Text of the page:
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Discussion Starter #1
It's so frustrating when other people don't understand the importance of not overusing a word for a command, especially when the dog is still trying to learn it. I just recently found out that my boyfriend ruined the command "Leave it" for the leave it behavior, and was in the process of ruining "Focus" for the look at me behavior. He's said "leave it" so many time that Wicket is not desensitized to it and doesn't do the behavior for leave it anymore. He's been doing this for while and I didn't know. He's also messed up "down" and "sit" that Wicket doesn't know which word is for what movement. She still has an idea for "down" and "sit" but it's not as reliable as it was when she was younger.

I've tried to explain the dynamics of dog training to him, but he thinks I'm a load of hot air and ignores everything I tell him. He's already eliminated a lot of words and sounds for me to use for Wicket, and it's getting harder and harder to find words that he wouldn't use to overuse. Recall has been that much harder because I can't do any whistles or use the words related to coming back "come" "over here" "return" etc. He thinks some of the words I use for commands are so stupid, but I really have no choice if I want something reliable.

My dilemma is that because a lot of words for particular commands have been poisoned... I am debating whether or not to try to teach new words to these commands; ie recall, focus, leave it, etc. I'm even thinking about making them a different language so no other people can use those words. For the newer stuff, it'll probably be easiest since Wicket doesn't know the word to the behavior too well. However for "sit" and "down", she knows the words well but just mixes them up, should I teach new words or try to reaffirm which is which? The big problem is that I want my boyfriend to be able to use those commands, and the same if for example Wicket were to get away and other people try to help and call to her to "come". However, if I can't even train the words in the first place, what's the point if I cannot trust other people to respect my training process? Should I just go ahead make my commands inaccessible to others and train her in a different language, or should I try to regained those words she is now indifferent to?
 

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I would personally try to retrain the commands Wicket already knew/knows. I would not use foreign language ... as you say in an emergency it is good to use a recall command that is generally used by the common person ... like "come". It could mean a matter of life and death in some circumstances ... like when in danger of running into the road and such .........

I would put your boyfriend in a permanent time-out.
 

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The mistake that most people make is saying the verbal command too early. I lure Hallie into doing the action repeatedly until she knows how to reliably do it, then I introduce the verbal part of the command several sessions later.
 

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Discussion Starter #5
Yea, I try to avoid that mistake by not saying the word until I know she can do it with the lure and hand signals first. My boyfriend doesn't understand this and thinks the dog should just do what its told and will "get it" eventually. Hence why I'm so frustrated because he uses the verbal command right away before I have a chance to make the the behavior hand signal reliable. Or when I start introducing the verbal command and fade out the hand signal, he'll think Wicket knows it already and start overusing the verbal. Result, a dog that doesn't know what the heck is going on. Also he doesn't reward her for doing the new behavior she is learning, so she is not as motivated to do it again.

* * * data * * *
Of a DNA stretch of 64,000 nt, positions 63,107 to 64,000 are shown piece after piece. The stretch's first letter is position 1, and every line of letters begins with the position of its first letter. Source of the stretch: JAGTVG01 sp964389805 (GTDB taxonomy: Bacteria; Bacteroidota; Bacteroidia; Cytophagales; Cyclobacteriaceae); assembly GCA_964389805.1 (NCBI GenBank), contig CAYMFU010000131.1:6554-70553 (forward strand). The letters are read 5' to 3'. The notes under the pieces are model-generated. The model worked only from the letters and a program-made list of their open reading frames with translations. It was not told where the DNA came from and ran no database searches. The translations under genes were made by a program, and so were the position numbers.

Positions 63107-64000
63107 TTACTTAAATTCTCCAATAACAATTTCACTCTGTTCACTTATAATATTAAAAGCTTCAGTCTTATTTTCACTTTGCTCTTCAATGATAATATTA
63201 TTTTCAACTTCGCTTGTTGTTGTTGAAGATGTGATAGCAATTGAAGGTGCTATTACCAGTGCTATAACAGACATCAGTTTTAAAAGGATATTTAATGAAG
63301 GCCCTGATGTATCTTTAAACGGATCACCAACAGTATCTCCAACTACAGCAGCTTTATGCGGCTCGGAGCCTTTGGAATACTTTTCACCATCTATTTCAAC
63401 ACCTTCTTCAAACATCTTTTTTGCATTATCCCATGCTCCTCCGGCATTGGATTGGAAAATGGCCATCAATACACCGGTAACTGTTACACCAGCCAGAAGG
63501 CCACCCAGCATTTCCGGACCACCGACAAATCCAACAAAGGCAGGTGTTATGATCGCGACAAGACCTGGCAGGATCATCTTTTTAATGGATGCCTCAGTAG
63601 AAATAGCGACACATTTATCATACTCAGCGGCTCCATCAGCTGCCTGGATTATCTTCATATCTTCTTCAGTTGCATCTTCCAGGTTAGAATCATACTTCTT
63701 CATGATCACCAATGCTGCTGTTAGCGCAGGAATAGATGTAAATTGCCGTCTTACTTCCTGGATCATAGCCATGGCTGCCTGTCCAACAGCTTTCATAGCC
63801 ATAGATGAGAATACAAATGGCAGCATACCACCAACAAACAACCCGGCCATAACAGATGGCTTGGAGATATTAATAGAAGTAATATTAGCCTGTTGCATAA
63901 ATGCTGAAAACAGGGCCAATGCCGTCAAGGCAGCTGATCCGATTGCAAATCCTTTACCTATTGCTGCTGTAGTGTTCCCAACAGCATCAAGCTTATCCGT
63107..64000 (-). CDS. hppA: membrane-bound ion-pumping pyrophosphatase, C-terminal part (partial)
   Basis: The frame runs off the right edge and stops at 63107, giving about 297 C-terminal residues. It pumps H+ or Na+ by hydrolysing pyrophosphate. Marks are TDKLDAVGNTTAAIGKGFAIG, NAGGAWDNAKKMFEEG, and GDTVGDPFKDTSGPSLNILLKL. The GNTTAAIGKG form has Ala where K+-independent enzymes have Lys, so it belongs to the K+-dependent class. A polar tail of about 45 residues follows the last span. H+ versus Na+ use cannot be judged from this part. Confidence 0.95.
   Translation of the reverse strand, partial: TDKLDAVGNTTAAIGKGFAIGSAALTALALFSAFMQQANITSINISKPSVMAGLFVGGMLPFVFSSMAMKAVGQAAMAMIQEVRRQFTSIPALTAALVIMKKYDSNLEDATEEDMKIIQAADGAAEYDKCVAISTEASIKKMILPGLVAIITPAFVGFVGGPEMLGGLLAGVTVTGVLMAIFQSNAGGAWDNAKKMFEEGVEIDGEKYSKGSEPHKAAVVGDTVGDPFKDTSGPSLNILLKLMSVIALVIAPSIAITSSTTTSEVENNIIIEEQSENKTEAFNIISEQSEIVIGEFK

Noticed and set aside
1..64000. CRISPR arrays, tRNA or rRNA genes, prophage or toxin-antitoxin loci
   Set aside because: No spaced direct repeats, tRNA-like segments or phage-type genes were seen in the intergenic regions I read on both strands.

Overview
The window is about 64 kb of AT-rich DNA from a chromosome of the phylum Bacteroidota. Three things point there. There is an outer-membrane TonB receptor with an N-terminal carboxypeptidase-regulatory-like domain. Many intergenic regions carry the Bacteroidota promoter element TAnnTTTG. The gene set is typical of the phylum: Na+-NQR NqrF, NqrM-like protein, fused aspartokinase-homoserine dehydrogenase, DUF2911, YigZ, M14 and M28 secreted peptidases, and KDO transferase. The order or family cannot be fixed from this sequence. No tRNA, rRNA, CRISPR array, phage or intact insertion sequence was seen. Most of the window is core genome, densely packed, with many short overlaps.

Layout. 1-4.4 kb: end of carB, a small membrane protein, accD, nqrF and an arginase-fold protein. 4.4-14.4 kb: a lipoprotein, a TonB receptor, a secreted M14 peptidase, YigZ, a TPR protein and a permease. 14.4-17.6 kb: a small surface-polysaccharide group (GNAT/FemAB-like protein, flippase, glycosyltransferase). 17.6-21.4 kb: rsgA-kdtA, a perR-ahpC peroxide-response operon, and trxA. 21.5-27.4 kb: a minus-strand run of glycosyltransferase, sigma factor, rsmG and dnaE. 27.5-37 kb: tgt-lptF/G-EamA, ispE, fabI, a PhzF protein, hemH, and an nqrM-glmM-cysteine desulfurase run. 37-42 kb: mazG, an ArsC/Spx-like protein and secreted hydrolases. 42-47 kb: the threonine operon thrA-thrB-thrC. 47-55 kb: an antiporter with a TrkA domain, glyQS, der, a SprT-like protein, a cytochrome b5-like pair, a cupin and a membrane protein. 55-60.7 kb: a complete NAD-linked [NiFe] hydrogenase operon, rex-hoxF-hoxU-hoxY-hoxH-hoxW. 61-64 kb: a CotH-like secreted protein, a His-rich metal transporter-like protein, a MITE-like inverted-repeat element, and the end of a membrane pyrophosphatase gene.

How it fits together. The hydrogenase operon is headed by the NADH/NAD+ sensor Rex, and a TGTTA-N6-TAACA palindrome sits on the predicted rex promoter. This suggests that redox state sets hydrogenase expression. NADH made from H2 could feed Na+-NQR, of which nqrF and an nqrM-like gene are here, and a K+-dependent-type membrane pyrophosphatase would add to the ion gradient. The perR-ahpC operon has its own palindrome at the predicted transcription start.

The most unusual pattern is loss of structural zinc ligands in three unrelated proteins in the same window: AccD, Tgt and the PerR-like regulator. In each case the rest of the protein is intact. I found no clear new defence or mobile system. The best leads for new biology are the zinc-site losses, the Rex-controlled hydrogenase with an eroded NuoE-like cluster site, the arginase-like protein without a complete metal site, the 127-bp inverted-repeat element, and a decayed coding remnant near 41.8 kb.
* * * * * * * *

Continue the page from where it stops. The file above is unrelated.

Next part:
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My husband is similar to your boyfriend, so I feel your pain. Could you give your boyfriend a book or article that explains the basics of dog training? Or, even though you don't need it, could you sign up for a basic obedience class with your boyfriend? As frustrating as it is, sometimes it's not what is said, but who says it.
 

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Wicket I feel for you. I am going through the same issue with my spouse and puppy. He is 12 weeks old and is being trained (by me) to be my service dog (spine injury). Before we got Romeo I told hubby over & over he had to follow what I do or the training I was trained to do would not work. It is going horrible! I had him pad trained in 3 days at least 75 % of the time successfully. Hubby decided to make him go on pad by putting him back on it over and over and over for long time periods. NOW Romeo goes under the table bench to go as he knows no one can reach him there! GRRRRRRR! He also says commands wrongly to Romeo. I feel like I now have two "kids" to train ;)

I will be watching your thread to see how things go for you and hopefully get some tips for us.
 

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PS: cookie - great idea! BUT (always a but lol) Hubby thinks HE knows everything, he won't read or go for training. I know your response is for Wicket, sorry to but in ;)

I am ready to do 1 of 2 things to hubby - :tape: or :brick:
 

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PS: cookie - great idea! BUT (always a but lol) Hubby thinks HE knows everything, he won't read or go for training. I know your response is for Wicket, sorry to but in ;)

I am ready to do 1 of 2 things to hubby - :tape: or :brick:
Oh, absolutely that's a possibility! My husband didn't want to read or listen to anyone (except those with "quick fixes," i.e., shock collars). We went to a level one class and the trainer was very laid back and gentle with us. The trainer at the level two class was much more demanding and wasn't shy about giving corrections. We were both chastised several times, but I think some of it sank in with my husband. I'll hear him start to say "sit...sit...siiiiiiit" and then stop himself. :) Neither of us are perfect, but we're getting better.
 

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Discussion Starter #10
PS: cookie - great idea! BUT (always a but lol) Hubby thinks HE knows everything, he won't read or go for training. I know your response is for Wicket, sorry to but in ;)

I am ready to do 1 of 2 things to hubby - :tape: or :brick: